• The Week Of Fake Journalism
    "Is it something in the air? Because it’s another day, another journalist making stuff up," writes Chris O'Shea on the two (count 'em) stories this week of reporters fired for fabricating quotes and sources. The latest instance takes place at the Wall Street Journal, which just fired the fiction-writing intern (well, at least we can assume she wasn't getting paid for her crappy work, right?), who had  been at the paper for less than three weeks. "Here’s hoping this is the last lying journalist story we have to cover this week," writes O'Shea. ...
  • The Art Of The Obit: Covering Nora Ephron's Death
    We've always appreciated the witty, insightful work of author, screenwriter and director Nora Ephron. So we read of her death with real sadness. (If you don't know anything else about her, you probably know the most famous movie scene she ever wrote: the fake orgasm, "I'll have what she's having" deli scene in "When Harry Met Sally.") The New York Times did a wonderful job of reporting Ephron's death, with fond quotes from such luminaries as Meryl Streep and Mike Nichols, a sharp analysis and appreciation of her writing and filmmaking,  and anecdotes that provide a vivid sense of ...
  • Gannett On Track With Digital Strategy
    Gannett's digital subscription strategy for its 80 newspapers is proceeding on track to hit a target of $100 million in incremental earnings projected last year. GCI CEO Gracia Martore "said the company expects subscription revenue to increase by 25 percent by 2013," according to News & Tech. Almost half of the company's 80 papers have metered paywalls, with 17 launched in May.
  • Former 'Good' Staffers Fundraise To Launch New Mag
    Eight former staffers of Good magazine, most victims of recent layoffs, have launched a fundraising effort to launch a single-issue pub, Tomorrow. They've already raised more than $10,000 of their $15,000 goal.
  • News Corp. Could Be Split In Two
    Chairman Rupert Murdoch appears to be warming toward the idea of splitting News Corp. into two distinct factions: the newspaper/publishing business "that once formed the heart of the company" prior to the phone-hacking scandal, versus the larger, now more profitable entertainment arm encompassing Fox movie studio and television networks, writes Michael J. De La Merced. The move, "which may take the form of a corporate spinoff," would probably still leave the Murdoch family in charge of both divisions, according to De La Merced.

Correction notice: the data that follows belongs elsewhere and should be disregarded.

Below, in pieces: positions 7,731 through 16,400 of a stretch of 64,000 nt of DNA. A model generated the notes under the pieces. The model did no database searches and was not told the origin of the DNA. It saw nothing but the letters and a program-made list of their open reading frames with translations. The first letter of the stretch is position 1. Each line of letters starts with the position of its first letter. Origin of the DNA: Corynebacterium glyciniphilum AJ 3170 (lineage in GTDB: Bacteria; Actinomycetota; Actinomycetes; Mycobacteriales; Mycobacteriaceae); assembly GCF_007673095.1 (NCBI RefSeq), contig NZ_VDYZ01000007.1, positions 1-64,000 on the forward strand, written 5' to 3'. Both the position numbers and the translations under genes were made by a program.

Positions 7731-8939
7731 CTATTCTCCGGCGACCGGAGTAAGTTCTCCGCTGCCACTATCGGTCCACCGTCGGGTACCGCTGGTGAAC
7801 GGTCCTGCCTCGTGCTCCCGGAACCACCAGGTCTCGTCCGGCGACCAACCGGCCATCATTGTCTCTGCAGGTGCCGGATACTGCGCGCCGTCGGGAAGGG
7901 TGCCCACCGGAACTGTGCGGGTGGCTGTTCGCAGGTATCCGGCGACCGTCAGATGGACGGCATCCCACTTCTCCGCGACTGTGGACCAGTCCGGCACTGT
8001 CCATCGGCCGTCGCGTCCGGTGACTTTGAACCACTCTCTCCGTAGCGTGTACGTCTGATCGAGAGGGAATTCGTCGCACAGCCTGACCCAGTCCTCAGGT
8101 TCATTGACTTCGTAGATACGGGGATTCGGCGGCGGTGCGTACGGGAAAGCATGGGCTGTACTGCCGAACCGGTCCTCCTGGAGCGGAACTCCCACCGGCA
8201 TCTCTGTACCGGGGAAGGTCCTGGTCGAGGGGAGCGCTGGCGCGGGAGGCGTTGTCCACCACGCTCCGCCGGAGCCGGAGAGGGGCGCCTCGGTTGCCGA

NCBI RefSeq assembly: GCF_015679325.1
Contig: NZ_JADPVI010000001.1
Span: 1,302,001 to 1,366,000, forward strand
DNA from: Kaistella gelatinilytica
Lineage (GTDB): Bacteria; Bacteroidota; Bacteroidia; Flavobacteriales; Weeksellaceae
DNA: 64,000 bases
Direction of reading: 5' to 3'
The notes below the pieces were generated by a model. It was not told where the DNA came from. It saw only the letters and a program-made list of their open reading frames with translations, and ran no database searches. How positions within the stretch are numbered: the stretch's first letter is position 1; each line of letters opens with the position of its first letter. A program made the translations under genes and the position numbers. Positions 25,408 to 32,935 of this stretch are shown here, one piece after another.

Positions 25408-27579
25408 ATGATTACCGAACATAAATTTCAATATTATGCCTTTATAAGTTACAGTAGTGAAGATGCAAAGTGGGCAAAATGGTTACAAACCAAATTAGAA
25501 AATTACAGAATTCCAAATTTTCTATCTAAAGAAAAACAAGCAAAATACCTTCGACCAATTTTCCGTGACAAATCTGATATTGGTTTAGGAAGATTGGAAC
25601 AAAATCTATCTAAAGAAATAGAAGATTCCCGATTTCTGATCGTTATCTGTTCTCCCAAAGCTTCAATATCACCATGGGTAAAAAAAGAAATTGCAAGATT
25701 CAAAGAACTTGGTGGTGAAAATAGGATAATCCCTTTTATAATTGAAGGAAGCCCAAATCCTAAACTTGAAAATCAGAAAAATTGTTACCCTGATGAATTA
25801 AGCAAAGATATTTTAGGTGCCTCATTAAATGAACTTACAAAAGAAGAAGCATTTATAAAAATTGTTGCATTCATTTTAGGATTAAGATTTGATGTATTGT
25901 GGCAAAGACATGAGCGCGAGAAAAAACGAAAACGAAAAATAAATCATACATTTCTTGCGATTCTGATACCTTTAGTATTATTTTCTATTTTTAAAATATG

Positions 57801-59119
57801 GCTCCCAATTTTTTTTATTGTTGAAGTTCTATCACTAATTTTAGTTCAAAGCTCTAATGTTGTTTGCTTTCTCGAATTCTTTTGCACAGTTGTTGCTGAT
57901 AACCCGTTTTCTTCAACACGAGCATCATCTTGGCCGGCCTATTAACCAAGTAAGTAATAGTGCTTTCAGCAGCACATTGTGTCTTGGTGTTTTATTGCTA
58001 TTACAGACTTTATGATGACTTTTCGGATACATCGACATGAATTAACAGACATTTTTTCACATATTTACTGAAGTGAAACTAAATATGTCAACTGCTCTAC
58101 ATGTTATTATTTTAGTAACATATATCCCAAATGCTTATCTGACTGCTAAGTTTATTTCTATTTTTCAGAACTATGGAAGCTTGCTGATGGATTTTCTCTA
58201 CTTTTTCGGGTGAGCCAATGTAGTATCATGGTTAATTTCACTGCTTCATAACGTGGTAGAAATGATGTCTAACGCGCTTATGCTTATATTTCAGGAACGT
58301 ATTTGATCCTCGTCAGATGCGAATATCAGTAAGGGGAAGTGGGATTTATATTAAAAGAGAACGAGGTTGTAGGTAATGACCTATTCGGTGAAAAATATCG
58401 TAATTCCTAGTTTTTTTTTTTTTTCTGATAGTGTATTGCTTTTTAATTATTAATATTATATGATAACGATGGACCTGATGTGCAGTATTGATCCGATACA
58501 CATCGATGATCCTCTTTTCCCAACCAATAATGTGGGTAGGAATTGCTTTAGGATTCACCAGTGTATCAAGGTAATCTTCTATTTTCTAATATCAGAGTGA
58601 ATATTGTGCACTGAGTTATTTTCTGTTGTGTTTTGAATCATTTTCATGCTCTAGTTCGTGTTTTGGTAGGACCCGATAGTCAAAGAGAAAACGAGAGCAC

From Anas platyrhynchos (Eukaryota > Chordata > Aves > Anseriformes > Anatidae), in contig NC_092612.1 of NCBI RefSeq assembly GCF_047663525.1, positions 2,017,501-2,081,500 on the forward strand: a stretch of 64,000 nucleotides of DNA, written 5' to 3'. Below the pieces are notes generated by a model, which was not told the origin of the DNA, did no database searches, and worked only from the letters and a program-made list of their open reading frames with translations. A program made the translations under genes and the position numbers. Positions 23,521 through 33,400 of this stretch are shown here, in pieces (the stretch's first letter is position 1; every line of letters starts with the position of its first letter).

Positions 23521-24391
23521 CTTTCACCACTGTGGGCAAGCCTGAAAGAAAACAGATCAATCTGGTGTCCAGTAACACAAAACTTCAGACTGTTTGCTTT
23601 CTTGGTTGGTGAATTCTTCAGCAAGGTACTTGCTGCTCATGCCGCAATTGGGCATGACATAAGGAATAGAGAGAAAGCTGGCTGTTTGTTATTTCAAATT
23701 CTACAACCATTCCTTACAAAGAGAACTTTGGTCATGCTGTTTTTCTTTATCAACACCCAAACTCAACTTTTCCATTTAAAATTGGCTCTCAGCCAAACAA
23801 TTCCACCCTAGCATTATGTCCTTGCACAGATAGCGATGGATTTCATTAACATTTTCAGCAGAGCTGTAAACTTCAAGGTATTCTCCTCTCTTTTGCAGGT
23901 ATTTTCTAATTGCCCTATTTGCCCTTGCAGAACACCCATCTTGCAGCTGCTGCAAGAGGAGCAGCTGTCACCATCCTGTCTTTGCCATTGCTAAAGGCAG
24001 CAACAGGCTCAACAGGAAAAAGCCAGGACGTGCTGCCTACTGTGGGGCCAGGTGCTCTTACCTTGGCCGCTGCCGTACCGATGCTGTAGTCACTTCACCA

• Sony, Vivio Launch Versions Of Google TV
    Google TV made a slow, somewhat ineffective start. But now versions of its new, reportedly improved iteration  are being introduced by Sony and Vizio. Vizio's Co-Star, available for preorder next month, comes with a universal remote and "connects to your existing cable or satellite box, which Vizio says allows you to toggle easily between live TV and Web apps," writes Lauren Goode.Sony's NSZ-GS7, "a set-top box that runs Google TV and includes apps like Netflix and Hulu Plus, plus access to a Web browser," will be on sale in late July, according to Goode.
  • 'Sports Illustrated' Edit Staffers Face Layoffs
    Up to 16 editorial staffers could be laid off from Sports Illustrated, "depending on the salaries of the volunteers who take [a] buyout," writes Amy Wicks. "So far, it appears that SI’s photographers could be hardest hit by the cutbacks."
  • Flipboard Falls Flat With 'Wired,' 'New Yorker'
    While, as we noted in another item today, The New York Times just made a deal with Flipboard to distribute all of the newspaper's digital content, other pubs are scaling back on their Flipboard action. Conde Nast's The New Yorker and Wired mags are both "replacing their robust Flipboard feeds next month with spartan versions that summon their own websites if readers want whole articles," writes Nat Ives. Why? "Sales have been uneven," writes Ives. And "some magazines have begun to wonder whether it's a good idea to encourage consumers to read their content elsewhere ...
  • Name That Fire Truck: Financially Strapped Cities Selling Ads
    From selling ad space on rescue helicopters to fire trucks to subway turnstiles, "dozens of... financially struggling cities, transit systems and school districts around the country... are trying to weather the economic downturn by selling advertisements, naming rights and sponsorships to raise money," writes Michael Cooper. Such deals can also help marketers "try to reach consumers who have grown more adept at tuning out commercials, whether with remote controls or digital video recorders," according to Cooper. Of course there's still opposition to such creeping commercialization. As John Balloni, a chief in the Onondaga County Sheriff’s Office  in Syracuse,N.Y., ...
  • Ford Runs Its First Spanish-Language Ad On Broadcast
    In a first for NBA, ABC and Ford, a Spanish-language ad (with English subtitles) aired for Ford's Escape 2013 during game four and five of the NBA finals on ABC. "Isabella Sánchez, VP of Media Integration for Zubi Advertising, the firm that created the ad, cautiously believes airing Spanish language ads during English language programming could begin to be a trend but there are risks," writes Brian Lienas. “It’s a gamble,” Sánchez told Lienas. “You don’t want to offend people and you want to make sure that you don’t waste impressions."
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